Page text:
urgent issue semiconductor shortage, the investment in texas, texas instruments, is there, samsung build abouting 17-billion-dollar semiconductor factory in texas, governor abbott i want your reaction, watch. >> the country made a mistake over the of the past one or two decades to farm out manufacturing of all supplies, semiconductors or could be health care supplies that we needed during the time of covid whatever the case may be, we need to not depend upon china or other countries, for our essentially needs but things like semiconductors and that is exactly why -- texas is leading the way becoming the home for semiconductors that go into everything people use not just iphone, or laptop whatever the case may be it is all vehicles, we have manufacturing going on, in fact just this last week we
announced, the rollout of the new toyota tunda use semiconductor chips in truck texas will be home of semiconductor manufacturing going forward. maria: wouldn't that be great to have texas somewhere in the united states be home of global semiconductor manufacturing, your thoughts on that. as we do rely on taiwan, and china wants to acquire taiwan, how do you think this plays out what is the impact? . >>. >> well i think he the governor is right, that you better have that manufacturing here. now, you know the reason we have manufacturing overseas for cost reasons, that is what investors like to see. what has changed the shocks two or three years covid part of that political issues, too about being able to get access consistently secured competentes a to taiwan where chips are made probably good strategic reasons i am not sure cost reasons but certainly strategic reasons to bring more manufacturing here
what we have in terms of supply shortage, because covid was a dramatic boost to digitization, everything went digital skyrocketing demand for chips, the supply just couldn't keep up with that, i think i don't know how long you it takes to balance out my guess another year, but anyway, bring back home some manufacturing i can't manufacturing i can't imagine not good it is good for our country. >> your analysis as always spot on congrats on book a must read. >> thank you. maria: mark thank you ma haney joining us, quick break the labor shortage was companies turning to automation to keep up with demand, during the holidays let's go live now, to grady trimble he is at quiet logistics he warehouse in chicago with more on that,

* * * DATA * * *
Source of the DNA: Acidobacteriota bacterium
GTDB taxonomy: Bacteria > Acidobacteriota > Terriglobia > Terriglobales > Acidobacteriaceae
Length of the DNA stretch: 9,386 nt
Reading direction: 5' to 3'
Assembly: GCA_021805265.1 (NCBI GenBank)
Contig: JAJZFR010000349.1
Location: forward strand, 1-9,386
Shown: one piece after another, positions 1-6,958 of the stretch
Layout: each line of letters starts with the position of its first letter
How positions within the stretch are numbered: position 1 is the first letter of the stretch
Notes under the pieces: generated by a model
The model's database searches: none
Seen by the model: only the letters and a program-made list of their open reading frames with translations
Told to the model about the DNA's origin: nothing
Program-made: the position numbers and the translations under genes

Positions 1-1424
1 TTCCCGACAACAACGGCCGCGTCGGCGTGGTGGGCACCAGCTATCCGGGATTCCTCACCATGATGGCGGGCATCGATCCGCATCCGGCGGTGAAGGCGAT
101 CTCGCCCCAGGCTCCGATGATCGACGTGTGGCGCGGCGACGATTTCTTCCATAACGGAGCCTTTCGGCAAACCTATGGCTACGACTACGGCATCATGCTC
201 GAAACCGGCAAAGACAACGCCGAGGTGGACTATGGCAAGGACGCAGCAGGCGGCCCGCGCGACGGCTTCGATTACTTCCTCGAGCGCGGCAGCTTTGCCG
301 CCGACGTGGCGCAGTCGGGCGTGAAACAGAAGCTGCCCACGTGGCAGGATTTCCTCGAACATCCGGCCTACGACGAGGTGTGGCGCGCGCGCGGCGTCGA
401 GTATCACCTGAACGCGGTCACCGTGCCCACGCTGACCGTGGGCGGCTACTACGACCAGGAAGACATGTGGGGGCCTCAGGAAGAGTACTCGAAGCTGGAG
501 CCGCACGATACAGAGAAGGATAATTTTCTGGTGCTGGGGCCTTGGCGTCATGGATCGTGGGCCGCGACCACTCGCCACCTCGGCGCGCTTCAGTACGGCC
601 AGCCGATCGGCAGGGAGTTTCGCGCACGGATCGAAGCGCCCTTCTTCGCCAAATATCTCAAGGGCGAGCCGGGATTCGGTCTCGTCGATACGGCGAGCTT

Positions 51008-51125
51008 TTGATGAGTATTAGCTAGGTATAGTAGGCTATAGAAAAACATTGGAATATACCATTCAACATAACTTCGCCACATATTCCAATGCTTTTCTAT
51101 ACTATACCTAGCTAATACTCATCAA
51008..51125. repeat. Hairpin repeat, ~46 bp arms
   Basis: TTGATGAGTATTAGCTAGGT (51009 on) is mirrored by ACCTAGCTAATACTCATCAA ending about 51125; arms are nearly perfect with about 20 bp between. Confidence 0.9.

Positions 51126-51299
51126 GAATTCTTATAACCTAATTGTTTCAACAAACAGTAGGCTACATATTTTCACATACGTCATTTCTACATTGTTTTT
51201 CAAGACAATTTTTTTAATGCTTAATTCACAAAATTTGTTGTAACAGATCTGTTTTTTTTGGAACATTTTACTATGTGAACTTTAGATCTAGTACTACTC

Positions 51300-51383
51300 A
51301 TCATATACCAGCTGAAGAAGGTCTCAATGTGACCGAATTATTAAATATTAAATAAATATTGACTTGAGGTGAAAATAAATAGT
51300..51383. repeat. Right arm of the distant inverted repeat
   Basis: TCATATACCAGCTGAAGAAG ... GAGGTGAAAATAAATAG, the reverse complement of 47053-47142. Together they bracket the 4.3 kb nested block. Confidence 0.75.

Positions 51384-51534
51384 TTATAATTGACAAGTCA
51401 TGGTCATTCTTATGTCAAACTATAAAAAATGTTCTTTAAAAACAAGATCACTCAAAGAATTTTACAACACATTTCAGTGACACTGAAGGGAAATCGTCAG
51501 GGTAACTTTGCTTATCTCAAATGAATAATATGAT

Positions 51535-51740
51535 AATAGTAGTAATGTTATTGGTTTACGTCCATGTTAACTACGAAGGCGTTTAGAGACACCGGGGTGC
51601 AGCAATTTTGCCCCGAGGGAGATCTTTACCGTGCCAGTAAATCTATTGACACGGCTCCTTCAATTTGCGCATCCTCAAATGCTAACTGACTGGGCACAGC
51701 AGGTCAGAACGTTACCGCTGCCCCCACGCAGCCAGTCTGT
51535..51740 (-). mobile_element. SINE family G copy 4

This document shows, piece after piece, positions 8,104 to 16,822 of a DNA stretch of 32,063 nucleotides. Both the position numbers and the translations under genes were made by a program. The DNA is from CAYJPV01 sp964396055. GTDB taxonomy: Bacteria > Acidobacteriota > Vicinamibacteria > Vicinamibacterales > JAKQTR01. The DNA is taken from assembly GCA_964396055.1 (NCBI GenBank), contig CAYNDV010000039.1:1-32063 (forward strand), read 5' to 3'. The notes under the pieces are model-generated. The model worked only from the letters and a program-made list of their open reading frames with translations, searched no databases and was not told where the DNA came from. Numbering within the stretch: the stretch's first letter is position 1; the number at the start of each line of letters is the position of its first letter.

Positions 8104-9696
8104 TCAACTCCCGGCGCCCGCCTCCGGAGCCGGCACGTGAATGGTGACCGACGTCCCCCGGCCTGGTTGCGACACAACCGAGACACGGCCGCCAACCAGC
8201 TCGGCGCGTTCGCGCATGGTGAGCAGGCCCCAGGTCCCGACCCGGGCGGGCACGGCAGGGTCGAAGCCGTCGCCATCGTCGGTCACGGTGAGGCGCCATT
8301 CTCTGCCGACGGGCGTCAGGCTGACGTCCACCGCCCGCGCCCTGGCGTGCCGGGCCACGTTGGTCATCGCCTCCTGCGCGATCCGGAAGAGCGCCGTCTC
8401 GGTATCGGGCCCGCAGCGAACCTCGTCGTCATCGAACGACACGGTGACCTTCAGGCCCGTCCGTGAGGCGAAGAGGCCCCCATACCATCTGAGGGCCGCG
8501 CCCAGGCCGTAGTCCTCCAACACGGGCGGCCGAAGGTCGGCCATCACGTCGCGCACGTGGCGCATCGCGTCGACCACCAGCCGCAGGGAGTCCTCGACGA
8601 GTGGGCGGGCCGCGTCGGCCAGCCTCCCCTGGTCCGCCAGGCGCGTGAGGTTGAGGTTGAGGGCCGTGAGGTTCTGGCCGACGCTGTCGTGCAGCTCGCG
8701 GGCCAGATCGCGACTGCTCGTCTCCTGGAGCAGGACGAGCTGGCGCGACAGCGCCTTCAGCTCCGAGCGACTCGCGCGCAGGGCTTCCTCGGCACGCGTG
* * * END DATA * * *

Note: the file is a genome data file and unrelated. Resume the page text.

grady. >> hey. good morning maria. here are robots, all lined up these ones are fully stocked with gesture locus bots unloaded here go back out into the warehouse, and that is where human pickers will fill those baskets full of products, brian, is president and coo of quiet logistincompetents operates this warehouse you haven't necessarily laid off workers because robots have come in to do their thing, you increased productivity with sim workforce. >> that is right same workforce with not more because we need to be able to do more units every day, doing that with flentd human workers two times productivity with locus. >> what are humans thinking of working alongside workers you can see robot going by into aisle. >> part of cult we worked with automation from day one associates are trained working with these bots it is important they think of them as coworkers makes their job
easier. >> walk less not pushing carts to and from, the other side of the warehouse. >> very true no pulling heavy carts no full cases, of product walking productively, from robot to robot performing their tasks. maria: maria the future is here you can see in action at this warehouse, more than 100 all across the country, robot hiring, by the way, reached record levels, in in 2021. maria: wow! unbelievable grady great reporting grady trimble in chicago this morning. thank you grady, i like it. it is growth story although certainly taking jobs, coming up one new york family is breaking records this holiday you will never guess us why we've got it for you when we come back, after the short black then don't forget tune into how america works mike rowe 8 pm eastern american built with stuart varney, one of my favorite shows you've